Inviting loved ones to come by and join us for the Halloween Walk and to share good times around the campfire made camping super fun. The addition of a 2004 pound pumpkin from our favorite award winning pumpkin grower decorated our campsite in fine style. 

A morning walk around the campground and trails.

That's all for now. Get outdoors, and keep our wild places wild!

Sunday, October 16, 2016

Family Backpacking Trip to Pictured Rocks National Lakeshore

Famous for its gorgeous rock formations and cliffs along the south shore of Lake Superior in Upper Michigan, Pictured Rocks National Lakeshore can be visited by tour boat, kayak, driving tour, or on foot. We chose the latter. With both campgrounds and backcountry sites available, we opted to backpack which may be done by permit at $5 per night per person. Pictured Rocks is located between Munising and Grand Marais on Michigan's Upper Peninsula.

Sunday, September 25, 2016

Connecting Route Between Albany and Janesville Part 1: Gibbs Lake County Park to Arbor Ridge Segment of the Ice Age Trail

As cool, cloudy mornings make for good road walking, one look at the forecast, and I decided to start on the road walk between the Arbor Ridge and Albany Segments of the Ice Age Trail (IAT). I opted to try the recently published new route west of Janesville in place of the old Highway A route, also known among some IAT hikers as "the dreaded A".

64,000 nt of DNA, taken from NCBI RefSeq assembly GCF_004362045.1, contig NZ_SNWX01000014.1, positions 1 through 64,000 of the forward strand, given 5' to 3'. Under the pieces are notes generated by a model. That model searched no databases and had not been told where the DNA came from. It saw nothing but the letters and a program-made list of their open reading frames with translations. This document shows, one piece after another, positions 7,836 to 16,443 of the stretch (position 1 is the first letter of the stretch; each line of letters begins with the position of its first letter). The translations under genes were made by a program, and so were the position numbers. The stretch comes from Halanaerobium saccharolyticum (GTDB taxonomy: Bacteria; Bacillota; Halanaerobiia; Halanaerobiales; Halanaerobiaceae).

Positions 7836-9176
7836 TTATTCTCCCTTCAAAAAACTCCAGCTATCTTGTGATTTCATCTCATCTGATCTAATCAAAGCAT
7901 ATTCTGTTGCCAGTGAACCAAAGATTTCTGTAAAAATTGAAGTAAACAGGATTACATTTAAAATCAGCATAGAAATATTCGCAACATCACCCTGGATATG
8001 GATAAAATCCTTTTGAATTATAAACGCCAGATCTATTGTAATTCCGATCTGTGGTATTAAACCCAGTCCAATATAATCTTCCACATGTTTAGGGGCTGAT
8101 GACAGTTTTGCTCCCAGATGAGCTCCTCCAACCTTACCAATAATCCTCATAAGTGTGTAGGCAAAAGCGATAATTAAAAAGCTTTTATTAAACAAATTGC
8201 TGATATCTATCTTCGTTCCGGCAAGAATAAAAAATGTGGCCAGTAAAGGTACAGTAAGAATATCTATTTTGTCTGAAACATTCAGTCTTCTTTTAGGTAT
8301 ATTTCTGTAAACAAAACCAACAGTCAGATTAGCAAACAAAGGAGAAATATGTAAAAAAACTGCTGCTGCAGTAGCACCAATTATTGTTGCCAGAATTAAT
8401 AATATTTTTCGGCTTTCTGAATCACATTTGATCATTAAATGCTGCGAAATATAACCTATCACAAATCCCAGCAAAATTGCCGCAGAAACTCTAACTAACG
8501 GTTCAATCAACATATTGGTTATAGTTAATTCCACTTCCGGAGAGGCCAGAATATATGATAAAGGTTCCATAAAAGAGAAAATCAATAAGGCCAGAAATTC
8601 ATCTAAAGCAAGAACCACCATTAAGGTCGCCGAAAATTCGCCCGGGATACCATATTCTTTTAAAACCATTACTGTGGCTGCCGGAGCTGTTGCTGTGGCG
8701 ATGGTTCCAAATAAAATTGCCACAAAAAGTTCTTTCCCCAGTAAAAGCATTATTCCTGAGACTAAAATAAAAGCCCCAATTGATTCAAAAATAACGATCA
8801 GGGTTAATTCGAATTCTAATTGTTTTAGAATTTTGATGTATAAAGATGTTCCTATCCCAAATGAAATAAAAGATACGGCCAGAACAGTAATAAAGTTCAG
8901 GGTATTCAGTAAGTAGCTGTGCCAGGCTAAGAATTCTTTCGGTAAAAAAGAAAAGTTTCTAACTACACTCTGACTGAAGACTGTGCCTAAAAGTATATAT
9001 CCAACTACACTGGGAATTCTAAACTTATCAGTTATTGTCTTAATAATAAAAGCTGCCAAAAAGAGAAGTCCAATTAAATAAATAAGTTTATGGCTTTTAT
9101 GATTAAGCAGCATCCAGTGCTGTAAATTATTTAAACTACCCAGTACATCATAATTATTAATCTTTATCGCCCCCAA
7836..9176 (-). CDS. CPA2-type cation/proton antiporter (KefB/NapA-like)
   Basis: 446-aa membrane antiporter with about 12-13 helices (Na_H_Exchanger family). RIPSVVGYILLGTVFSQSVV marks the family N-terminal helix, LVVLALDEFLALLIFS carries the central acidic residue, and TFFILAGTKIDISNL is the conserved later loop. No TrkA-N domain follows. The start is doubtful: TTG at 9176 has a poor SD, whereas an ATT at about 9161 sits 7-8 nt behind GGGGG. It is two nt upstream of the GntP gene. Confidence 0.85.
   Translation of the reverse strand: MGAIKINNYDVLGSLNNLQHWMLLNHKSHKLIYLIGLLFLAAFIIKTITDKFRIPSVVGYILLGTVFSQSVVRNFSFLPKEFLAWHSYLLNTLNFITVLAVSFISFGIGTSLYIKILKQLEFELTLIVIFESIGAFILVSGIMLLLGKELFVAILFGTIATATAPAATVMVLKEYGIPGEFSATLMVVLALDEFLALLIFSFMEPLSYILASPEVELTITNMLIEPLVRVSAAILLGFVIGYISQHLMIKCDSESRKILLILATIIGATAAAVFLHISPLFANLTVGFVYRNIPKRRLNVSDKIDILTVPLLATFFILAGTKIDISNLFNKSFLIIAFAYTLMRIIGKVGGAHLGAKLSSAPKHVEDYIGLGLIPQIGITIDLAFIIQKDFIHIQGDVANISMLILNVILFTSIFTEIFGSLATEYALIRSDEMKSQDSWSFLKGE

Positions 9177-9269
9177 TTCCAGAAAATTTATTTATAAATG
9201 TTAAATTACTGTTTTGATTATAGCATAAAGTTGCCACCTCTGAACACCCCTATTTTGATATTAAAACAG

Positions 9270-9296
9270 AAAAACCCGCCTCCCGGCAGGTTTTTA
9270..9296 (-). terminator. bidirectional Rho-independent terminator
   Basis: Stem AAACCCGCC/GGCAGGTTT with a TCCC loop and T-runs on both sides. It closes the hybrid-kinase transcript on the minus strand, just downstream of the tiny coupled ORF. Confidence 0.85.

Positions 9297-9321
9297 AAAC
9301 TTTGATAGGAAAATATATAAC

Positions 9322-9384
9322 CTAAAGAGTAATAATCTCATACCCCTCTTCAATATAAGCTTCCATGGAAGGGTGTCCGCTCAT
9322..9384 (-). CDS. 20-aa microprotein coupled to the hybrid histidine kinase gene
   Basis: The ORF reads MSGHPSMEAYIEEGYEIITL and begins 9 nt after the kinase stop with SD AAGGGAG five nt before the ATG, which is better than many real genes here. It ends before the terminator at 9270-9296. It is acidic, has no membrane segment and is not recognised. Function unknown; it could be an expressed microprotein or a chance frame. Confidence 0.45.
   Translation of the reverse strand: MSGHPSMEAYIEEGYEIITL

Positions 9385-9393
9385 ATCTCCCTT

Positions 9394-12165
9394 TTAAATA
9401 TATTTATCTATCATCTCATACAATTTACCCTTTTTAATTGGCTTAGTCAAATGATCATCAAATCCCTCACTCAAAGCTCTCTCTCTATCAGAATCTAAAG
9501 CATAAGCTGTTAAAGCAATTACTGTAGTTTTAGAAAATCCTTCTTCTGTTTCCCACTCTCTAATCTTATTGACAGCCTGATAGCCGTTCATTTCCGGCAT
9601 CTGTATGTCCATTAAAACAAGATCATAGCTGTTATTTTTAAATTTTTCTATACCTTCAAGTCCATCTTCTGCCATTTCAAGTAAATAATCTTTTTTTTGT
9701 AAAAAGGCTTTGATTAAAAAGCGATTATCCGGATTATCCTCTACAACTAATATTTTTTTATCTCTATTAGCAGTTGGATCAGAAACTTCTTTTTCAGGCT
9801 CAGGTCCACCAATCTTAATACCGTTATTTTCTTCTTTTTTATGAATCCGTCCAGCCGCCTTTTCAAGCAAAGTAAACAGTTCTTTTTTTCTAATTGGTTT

Monday, September 5, 2016

Boundary Waters 2016 - Little Indian Sioux EP#14 to Campsites on Shell, Hustler, Gebeonequet, Little Beartrack, and Loon Lakes.

The  BWCA (Boundary Waters Canoe Area) is the kind of magical place that casts a spell over visitors, drawing them back. Our family first visited the BWCA three years ago. We now return each year for our fix of loons, lakes, and love of the wilderness. Each year we add a day or two, and leave feeling that we could have used a bit more time.

Thursday, August 18, 2016


Warm, delicious meals around the campfire after a rainy day of paddling and portaging make the trip. Nothing feels better than sharing a well earned meal with the one’s you love while reliving the day and making memories.  On our trips, traditional family favorites like beef stroganoff and chili nourish the heart and fuel the body, while new treats add fun. Let’s gather around the food barrel, and find out what’s for dinner.